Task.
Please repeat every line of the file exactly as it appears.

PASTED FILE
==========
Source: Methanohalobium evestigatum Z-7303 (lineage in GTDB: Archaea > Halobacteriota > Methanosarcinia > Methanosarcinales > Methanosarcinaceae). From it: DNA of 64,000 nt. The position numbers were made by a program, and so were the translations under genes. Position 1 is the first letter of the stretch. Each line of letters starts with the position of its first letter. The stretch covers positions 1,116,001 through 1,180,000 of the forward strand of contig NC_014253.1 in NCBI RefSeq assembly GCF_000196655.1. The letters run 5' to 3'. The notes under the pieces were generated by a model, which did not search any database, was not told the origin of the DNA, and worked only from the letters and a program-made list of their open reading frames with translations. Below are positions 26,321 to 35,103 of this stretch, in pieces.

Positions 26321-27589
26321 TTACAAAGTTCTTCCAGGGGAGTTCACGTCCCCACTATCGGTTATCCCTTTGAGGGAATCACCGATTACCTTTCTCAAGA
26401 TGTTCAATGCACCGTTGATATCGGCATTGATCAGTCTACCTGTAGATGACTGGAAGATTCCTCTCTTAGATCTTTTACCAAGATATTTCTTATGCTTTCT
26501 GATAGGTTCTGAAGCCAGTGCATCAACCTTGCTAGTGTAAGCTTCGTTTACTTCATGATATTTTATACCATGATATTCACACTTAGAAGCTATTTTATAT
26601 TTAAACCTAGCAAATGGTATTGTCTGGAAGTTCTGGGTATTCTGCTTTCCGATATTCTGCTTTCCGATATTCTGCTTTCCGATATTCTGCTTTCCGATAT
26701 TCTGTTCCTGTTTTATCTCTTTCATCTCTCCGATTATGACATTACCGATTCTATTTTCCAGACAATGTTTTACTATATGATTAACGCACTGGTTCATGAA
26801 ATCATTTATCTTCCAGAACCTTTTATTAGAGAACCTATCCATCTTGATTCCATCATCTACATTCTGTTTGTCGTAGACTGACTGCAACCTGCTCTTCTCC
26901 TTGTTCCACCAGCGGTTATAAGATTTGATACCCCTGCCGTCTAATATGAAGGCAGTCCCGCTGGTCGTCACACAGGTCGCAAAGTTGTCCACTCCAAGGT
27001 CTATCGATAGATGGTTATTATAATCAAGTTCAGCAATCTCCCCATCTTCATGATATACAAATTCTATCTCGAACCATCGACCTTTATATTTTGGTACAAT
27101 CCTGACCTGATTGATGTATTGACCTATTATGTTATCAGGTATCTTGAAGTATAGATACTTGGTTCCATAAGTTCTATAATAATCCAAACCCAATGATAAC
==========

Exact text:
Source: Methanohalobium evestigatum Z-7303 (lineage in GTDB: Archaea > Halobacteriota > Methanosarcinia > Methanosarcinales > Methanosarcinaceae). From it: DNA of 64,000 nt. The position numbers were made by a program, and so were the translations under genes. Position 1 is the first letter of the stretch. Each line of letters starts with the position of its first letter. The stretch covers positions 1,116,001 through 1,180,000 of the forward strand of contig NC_014253.1 in NCBI RefSeq assembly GCF_000196655.1. The letters run 5' to 3'. The notes under the pieces were generated by a model, which did not search any database, was not told the origin of the DNA, and worked only from the letters and a program-made list of their open reading frames with translations. Below are positions 26,321 to 35,103 of this stretch, in pieces.

Positions 26321-27589
26321 TTACAAAGTTCTTCCAGGGGAGTTCACGTCCCCACTATCGGTTATCCCTTTGAGGGAATCACCGATTACCTTTCTCAAGA
26401 TGTTCAATGCACCGTTGATATCGGCATTGATCAGTCTACCTGTAGATGACTGGAAGATTCCTCTCTTAGATCTTTTACCAAGATATTTCTTATGCTTTCT
26501 GATAGGTTCTGAAGCCAGTGCATCAACCTTGCTAGTGTAAGCTTCGTTTACTTCATGATATTTTATACCATGATATTCACACTTAGAAGCTATTTTATAT
26601 TTAAACCTAGCAAATGGTATTGTCTGGAAGTTCTGGGTATTCTGCTTTCCGATATTCTGCTTTCCGATATTCTGCTTTCCGATATTCTGCTTTCCGATAT
26701 TCTGTTCCTGTTTTATCTCTTTCATCTCTCCGATTATGACATTACCGATTCTATTTTCCAGACAATGTTTTACTATATGATTAACGCACTGGTTCATGAA
26801 ATCATTTATCTTCCAGAACCTTTTATTAGAGAACCTATCCATCTTGATTCCATCATCTACATTCTGTTTGTCGTAGACTGACTGCAACCTGCTCTTCTCC
26901 TTGTTCCACCAGCGGTTATAAGATTTGATACCCCTGCCGTCTAATATGAAGGCAGTCCCGCTGGTCGTCACACAGGTCGCAAAGTTGTCCACTCCAAGGT
27001 CTATCGATAGATGGTTATTATAATCAAGTTCAGCAATCTCCCCATCTTCATGATATACAAATTCTATCTCGAACCATCGACCTTTATATTTTGGTACAAT
27101 CCTGACCTGATTGATGTATTGACCTATTATGTTATCAGGTATCTTGAAGTATAGATACTTGGTTCCATAAGTTCTATAATAATCCAAACCCAATGATAAC